The greater the perception of an external threat, the more Iranian public opinion tends to shift to radical positions.
The US Administration, through a series of statements by President Trump, has also tried to support Iranian opposition in its attempt to get rid of the current theocratic system. A hope that does not take into account the fact that the Iranians, when faced with an external danger, have the capacity to come together under the banner of nationalism.
In this regard, it would be enough to take a look at the recent history of the country: in February 1979, the Ayatollah Khomeini arrived in Tehran in the wake of a revolution that saw the overthrow of the Shah after a series of rallies, clashes and attacks. A country weakened by the aftermath of a revolution and civil war suffered, a year later – we are in September 1980 – the military attack by Saddam Hussein. Faced with such a threat, the Iranian people regroup, forget divisions and resentments. The war will last for eight years and will cost nearly one million victims on the Iranian side.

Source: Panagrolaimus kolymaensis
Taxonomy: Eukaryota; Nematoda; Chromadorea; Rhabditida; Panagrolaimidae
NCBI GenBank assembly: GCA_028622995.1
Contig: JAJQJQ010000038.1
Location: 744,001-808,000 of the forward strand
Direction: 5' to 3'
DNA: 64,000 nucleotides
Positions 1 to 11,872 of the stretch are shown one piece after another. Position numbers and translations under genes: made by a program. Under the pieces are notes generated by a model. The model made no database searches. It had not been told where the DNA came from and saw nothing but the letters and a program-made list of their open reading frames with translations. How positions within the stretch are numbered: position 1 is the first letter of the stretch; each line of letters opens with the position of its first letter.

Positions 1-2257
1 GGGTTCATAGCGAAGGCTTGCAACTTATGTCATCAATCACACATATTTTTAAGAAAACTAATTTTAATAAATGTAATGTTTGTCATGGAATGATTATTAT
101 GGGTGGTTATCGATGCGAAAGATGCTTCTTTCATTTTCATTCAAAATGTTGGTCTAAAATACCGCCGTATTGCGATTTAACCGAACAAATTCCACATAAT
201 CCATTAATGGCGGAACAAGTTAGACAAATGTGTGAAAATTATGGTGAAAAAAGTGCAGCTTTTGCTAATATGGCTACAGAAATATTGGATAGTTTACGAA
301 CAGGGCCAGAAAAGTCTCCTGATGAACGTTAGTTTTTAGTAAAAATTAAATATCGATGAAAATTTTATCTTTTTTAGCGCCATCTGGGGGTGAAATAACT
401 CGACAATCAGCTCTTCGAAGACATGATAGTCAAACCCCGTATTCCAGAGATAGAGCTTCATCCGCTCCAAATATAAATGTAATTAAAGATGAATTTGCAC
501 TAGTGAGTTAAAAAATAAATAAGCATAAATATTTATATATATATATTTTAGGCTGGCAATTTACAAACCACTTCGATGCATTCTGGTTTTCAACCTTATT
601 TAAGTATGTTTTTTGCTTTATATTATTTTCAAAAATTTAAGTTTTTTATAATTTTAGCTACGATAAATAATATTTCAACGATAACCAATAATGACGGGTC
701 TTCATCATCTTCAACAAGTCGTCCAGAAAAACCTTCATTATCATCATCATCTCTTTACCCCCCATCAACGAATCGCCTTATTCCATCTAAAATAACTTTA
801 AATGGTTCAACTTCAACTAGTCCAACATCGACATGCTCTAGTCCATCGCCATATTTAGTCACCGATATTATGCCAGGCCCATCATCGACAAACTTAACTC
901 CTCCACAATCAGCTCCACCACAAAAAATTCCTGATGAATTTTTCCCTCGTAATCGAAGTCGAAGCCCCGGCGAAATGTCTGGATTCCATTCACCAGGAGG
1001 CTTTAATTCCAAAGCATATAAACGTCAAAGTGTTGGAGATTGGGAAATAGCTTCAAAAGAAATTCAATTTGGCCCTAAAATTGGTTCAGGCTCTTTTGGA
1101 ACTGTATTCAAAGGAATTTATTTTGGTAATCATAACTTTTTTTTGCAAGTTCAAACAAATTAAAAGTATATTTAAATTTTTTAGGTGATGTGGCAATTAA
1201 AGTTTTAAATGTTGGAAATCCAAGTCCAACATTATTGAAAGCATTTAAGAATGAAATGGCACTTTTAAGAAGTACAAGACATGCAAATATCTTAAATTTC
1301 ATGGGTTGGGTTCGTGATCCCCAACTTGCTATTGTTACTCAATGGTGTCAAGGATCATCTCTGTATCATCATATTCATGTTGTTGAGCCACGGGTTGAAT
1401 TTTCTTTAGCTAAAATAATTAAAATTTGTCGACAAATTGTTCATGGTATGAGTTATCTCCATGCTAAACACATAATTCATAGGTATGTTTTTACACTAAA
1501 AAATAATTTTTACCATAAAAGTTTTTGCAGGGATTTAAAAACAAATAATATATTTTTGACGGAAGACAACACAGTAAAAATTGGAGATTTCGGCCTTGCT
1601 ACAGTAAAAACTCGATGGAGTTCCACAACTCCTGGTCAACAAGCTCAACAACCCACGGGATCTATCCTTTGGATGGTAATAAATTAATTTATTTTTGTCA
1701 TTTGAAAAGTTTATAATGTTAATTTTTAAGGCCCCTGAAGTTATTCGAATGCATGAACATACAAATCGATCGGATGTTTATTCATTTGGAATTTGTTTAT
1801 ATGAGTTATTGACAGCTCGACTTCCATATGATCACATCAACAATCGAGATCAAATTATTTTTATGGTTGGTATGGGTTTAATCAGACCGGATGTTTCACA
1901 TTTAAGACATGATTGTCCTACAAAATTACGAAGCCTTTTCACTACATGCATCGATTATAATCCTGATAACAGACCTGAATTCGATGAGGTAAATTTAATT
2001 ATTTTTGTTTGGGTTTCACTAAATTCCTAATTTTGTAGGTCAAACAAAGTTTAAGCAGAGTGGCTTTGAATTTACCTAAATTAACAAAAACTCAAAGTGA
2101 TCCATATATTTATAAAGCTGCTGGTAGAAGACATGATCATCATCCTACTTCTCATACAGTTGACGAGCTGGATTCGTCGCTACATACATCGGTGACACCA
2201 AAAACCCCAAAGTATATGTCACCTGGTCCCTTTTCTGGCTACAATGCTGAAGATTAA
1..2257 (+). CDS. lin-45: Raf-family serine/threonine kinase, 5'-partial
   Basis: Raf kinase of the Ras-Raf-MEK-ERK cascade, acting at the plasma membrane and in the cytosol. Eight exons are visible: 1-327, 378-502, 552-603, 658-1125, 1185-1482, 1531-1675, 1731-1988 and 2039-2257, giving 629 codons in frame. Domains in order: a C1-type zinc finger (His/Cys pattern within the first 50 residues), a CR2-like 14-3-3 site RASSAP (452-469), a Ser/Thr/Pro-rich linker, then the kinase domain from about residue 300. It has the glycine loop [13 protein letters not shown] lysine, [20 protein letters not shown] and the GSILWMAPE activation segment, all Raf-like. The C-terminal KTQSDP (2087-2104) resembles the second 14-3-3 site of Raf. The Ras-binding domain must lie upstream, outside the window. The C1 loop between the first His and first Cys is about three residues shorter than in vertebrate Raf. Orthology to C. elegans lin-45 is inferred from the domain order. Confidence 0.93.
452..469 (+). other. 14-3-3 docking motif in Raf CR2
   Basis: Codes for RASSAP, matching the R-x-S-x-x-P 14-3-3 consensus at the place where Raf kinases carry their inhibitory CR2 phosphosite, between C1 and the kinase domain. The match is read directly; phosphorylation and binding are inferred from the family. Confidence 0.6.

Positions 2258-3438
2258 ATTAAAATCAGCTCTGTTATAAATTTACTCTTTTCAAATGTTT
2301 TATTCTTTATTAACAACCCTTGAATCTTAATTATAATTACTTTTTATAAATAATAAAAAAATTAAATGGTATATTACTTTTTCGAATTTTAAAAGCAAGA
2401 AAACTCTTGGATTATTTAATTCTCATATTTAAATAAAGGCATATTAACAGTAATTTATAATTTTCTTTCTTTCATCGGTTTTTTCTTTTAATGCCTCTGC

Furthermore, apart from Iranian nationalism, we must not forget another detail: the United States had initially tried to support Shah Mohammed Reza Pahlavi and supported Saddam Hussein in the war against Iran. If the US continues to define Iran a "Rogue State", the Iranians have all the reasons to continue labeling the United States as the "Great Satan".